Readers’ wildlife photos

Today’s photos come from two sources. First, a fly from Diana MacPherson.

Hi Jerry, below are some images I took of a deer fly (Chrysops excitans) that rested for quite a long time on my glass table outside this evening. I took various angles but I think the side angle is the best even though the wings look rather pretty reflecting the colours above in the back angle.

Four photos form Arthur Williams of Ohio, whose captions are indented:

I have been combing my little sylvan suburban wilderness to find the nest of the red-shouldered hawksButeo lineatus, that I knew was in the area based on the everyday appearance of mom or dad in our copse of trees out back. I finally found it hiding in plain sight in a neighbor’s maple tree, aggressively pruned by the power company to avoid the lines that crisscross the half-hearted deciduous jungles of southwestern Ohio. The juvenile is on the left, I think, and the very next day he fledged, as I haven’t seen him back since, much to my chagrin.

The bug-eyed Northern cardinal, Cardinalis cardinalis, is in our Canadian CherryPrunus virginiana, getting his carotene fix from the red berries that are nearly gone. The sharp-eyed arborist might also note a third species in the tree or at least its extended phenotype. The fungus, Apiosporina morbosaproduces the scabrous welts better known as “Black Knot” on the branches of susceptible fruit trees and is very difficult to eradicate; this explains the shabby condition of the tree.

The honey bees Apis mellifera are swarming in our hedge maple treeAcer campestre; it was an awesome site to see thousands of bees swarming their new queen, so intent on her that the whole swarm could be coaxed into a box and carted off to form a new colony. We contacted a local beekeeper’s association to see if they wanted to find the bees a new home, but they had moved on before they could arrive to collect them.


The last shot is of my little street, ordinary in every way, except when it’s bathed in the lunacy of a full moon, with the smoky mists of a summer downpour hanging in the air, filtering the reflected moonbeams into surreal pastel blues that the thousands of screaming frogs (species unknown) seem to enjoy. That there is so much wildlife in this little patch, completely incurious about some damned virus or a certain bloviating orange barnacle, keeps me centered and just barely sane.


23 thoughts on “Readers’ wildlife photos

    1. Agree, a striking description. I also found “bathed in the lunacy of a full moon” very appealing.

      1. You need to see the face or better wing venation to be sure. Tabanids have stylate antennae, prominent cutting-sponging mouthparts, and the R4 and R5 wing veins diverge to enclose the wing tip.

  1. The honey bee swarm photograph is quite nice.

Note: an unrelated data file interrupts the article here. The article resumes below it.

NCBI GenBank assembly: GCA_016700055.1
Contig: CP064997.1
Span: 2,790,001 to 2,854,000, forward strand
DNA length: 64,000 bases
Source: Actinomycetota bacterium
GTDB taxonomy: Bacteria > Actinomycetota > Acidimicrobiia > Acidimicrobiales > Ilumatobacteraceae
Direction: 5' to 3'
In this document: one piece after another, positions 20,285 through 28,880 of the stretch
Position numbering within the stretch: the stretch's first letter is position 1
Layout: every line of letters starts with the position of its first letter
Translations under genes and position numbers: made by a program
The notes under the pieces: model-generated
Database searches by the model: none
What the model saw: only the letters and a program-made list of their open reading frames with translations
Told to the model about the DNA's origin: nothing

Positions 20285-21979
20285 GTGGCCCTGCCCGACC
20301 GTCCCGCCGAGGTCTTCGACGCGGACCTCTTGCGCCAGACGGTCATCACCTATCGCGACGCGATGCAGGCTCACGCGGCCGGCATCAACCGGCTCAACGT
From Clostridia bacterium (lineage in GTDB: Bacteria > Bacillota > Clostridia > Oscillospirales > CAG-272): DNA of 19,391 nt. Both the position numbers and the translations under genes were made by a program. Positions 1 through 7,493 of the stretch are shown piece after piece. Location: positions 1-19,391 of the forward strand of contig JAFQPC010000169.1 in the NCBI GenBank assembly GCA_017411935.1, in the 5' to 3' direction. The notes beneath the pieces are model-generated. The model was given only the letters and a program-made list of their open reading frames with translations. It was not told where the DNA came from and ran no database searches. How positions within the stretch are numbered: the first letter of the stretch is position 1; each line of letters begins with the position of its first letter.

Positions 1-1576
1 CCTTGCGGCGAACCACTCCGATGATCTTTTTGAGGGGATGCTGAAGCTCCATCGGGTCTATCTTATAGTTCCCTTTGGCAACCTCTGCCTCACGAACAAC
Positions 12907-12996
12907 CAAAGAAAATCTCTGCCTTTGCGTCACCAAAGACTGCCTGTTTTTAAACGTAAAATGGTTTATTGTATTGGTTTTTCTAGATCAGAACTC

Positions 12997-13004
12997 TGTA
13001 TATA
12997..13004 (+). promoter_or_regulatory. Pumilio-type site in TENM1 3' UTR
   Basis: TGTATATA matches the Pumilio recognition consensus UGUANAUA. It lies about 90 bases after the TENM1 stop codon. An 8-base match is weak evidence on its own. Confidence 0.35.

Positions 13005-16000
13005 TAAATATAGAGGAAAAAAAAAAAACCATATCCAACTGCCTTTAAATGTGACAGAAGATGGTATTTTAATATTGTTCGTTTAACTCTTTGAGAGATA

A swarm of honey bees is a fascinating phenomenon. The bees likely originated from a nearby colony, where half the bees (~20,000) remained, sans queen. (The old hive will develop a new queen within days.)

    A swarm rarely stays the first place it lands as it is usually too exposed to rain, wind, cold, and predators. Instead, this is a ‘muster point’ where the bees wait a few hours before proceeding to a more perfect home (i.e., a tree cavity or under the siding of a house). Therefore, beekeepers have only a brief opportunity to easily snag the swarm.

    During this time, honey bees are extremely placid, having no brood to defend. A few days later, ensconced in their permanent home, they are usually much more defensive.

  2. Very enjoyable! The fly is one of the smaller species of bee flies, which don’t much look like bees.
    Would love to see a bee swarm, especially in a natural setting like that one!

        1. Perhaps Rhagio tringarius as those have been seen in Ontario. There are so many flies it’s hard to know and there seems to be quite a variety of snipe flies

        2. Perhaps Rhagio tringarius as those have been seen in Ontario. There are so many flies it’s hard to know and there seems to be quite a variety of snipe flies

  3. Nice fly Diana. Although, I’d appreciate it if you’d persuade them to stay north of the border. 😁

  4. The Northern cardinal is my spirit animal, according to the questionnaire yesterday. Great photos, as always.

  5. Someone help me identify what I thought was a deer fly so I can update my files. It was sitting like that on the table for a while just relaxing and watching me when I took its picture. It was smallish. Smaller than I see deer fly.

      1. I thought the biting thing only applies to mosquitos but “the sex that bites” sounds like a good metal song.

        1. Deer flies, horse flies, mosquitoes, black flies and probably most biting flies, only the females bite. They need blood to nourish their eggs. The males suck nectar.

  6. Thanks for the photos and nice captions.

    There is a pair of red-tailed hawks around these environs and I think I can hear their chicks, but I can’t figure out what tree the nest is in. Frustrating! Perhaps I too will see them a couple days before they fledge.

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